Like any great novel, the author is not scared to throw in a few hilarious passages of mutual incomprehension between the Japanese and the Gaijin. This is, after all, a story about cultural differences. Frank’s well-intended bow to a passing policeman is ‘endearingly clumsy’ and says in a stereotypical way, ‘I respect your culture and traditions.’ A restaurant owner smiles at Kenji when he sees Frank taking so long with his zaru soba: ‘Gaijin will be Gaijin,’ he jokes. Yet as the narrator surmises about his country, ‘Japan is fundamentally uninterested in foreigners, which is why the knee-jerk response to any trouble is simply to shut them all out.’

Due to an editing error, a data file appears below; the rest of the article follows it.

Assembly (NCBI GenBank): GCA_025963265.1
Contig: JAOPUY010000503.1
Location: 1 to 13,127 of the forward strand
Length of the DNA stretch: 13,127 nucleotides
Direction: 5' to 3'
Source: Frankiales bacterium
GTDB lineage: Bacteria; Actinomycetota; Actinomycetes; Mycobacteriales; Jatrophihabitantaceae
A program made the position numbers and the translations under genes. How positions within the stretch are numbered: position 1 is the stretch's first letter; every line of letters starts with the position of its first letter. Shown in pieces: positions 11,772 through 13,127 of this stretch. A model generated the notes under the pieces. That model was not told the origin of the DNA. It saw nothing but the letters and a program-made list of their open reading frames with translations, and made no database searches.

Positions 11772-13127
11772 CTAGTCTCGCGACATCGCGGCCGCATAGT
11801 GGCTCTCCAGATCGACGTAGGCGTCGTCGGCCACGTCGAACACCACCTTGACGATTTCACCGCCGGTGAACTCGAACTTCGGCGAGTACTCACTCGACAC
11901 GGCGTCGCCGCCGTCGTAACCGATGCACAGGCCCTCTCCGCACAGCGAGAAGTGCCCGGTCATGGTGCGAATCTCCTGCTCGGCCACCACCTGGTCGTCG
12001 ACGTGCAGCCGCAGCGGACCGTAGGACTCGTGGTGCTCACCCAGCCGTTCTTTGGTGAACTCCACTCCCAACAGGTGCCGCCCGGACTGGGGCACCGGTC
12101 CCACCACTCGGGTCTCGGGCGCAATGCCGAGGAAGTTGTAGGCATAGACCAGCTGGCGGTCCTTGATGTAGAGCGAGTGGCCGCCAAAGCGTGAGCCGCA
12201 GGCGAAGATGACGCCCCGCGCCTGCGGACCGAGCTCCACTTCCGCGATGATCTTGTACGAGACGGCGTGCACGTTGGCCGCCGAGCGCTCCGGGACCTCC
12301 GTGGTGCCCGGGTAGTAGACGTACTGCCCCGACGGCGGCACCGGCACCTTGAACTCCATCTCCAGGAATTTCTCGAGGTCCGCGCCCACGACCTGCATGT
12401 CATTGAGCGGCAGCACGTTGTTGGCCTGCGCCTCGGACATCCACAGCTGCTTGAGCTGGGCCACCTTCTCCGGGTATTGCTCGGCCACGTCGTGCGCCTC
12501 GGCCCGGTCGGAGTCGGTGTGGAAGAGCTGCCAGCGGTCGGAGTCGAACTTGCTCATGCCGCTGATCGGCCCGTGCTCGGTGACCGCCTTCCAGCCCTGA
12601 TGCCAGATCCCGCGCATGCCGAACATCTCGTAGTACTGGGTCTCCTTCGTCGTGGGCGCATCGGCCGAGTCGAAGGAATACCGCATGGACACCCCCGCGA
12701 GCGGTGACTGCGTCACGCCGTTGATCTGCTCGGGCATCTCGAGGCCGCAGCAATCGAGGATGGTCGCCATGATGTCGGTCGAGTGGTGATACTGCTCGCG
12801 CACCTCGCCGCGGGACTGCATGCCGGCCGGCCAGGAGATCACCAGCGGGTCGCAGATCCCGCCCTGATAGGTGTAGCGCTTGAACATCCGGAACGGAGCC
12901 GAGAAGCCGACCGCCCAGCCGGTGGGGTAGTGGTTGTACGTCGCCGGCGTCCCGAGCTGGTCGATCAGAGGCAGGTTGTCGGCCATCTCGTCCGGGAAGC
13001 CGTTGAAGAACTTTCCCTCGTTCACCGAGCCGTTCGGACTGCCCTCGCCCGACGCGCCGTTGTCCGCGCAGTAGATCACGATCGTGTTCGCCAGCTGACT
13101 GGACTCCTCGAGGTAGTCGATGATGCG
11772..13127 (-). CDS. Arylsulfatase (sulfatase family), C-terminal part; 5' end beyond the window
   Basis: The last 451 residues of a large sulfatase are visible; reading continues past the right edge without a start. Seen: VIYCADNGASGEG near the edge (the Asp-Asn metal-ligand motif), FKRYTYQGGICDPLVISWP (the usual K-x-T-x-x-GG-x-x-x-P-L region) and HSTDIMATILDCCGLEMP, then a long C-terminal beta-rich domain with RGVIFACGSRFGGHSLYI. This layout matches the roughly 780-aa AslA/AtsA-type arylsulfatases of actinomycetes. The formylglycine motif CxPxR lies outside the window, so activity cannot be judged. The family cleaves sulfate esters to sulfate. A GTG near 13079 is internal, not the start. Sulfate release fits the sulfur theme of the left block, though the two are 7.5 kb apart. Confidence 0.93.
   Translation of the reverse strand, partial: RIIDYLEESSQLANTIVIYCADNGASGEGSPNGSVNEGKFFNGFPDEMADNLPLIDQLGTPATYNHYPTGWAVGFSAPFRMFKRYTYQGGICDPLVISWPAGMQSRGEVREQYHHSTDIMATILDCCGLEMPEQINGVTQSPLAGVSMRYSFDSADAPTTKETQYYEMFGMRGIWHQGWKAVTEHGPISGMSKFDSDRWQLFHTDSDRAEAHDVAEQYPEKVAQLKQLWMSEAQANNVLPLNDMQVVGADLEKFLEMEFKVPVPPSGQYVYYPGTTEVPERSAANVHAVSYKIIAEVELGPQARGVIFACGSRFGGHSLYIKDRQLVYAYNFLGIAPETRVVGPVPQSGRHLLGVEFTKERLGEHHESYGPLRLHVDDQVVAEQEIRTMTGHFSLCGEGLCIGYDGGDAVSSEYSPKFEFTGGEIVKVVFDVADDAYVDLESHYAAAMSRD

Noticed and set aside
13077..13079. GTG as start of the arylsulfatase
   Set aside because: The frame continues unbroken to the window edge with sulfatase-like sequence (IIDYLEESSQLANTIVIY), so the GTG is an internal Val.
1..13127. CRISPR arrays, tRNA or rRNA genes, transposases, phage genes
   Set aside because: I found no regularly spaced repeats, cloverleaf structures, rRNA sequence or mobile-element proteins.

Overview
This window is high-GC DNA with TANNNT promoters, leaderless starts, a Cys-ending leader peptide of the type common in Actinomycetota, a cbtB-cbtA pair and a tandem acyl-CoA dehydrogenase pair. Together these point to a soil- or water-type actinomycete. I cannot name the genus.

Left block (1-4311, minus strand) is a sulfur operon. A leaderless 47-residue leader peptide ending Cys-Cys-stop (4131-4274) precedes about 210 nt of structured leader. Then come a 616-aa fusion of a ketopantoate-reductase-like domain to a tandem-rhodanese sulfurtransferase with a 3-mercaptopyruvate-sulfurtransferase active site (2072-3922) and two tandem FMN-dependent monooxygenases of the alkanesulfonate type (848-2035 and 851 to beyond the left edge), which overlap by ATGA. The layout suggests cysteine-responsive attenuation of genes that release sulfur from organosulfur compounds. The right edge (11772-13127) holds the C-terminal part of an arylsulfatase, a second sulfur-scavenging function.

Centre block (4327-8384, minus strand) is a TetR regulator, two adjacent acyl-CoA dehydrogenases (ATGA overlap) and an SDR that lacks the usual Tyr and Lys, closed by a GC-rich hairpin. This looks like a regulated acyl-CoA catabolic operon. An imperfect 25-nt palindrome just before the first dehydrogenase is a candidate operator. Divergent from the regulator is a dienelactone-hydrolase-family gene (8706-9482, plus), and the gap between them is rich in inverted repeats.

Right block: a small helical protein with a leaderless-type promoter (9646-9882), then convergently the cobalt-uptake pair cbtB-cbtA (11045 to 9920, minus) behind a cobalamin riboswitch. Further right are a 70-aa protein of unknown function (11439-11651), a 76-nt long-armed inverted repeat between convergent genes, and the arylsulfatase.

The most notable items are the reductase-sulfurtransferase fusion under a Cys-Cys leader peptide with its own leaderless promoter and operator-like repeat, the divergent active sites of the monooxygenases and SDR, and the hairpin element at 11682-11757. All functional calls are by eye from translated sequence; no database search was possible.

Though only 180 pages in length and easy to devour in one night, In The Miso Soup is not the type of book you can read on auto-pilot – and that’s not a bad thing. The writing is economic and the sentences clear and crisp, and you know after 10 pages this is going to be a classic, even though the content is often malevolent and relentless in its promise of terror. Imagine Ian McEwan’s The Comfort of Strangers, and multiply the sinister by ten. Your first instinct (if you’ve got the stomach) will be to re-read it and imagine how good it would be on screen.
I wonder if Lars Von Trier has been taking notes for a screen-play…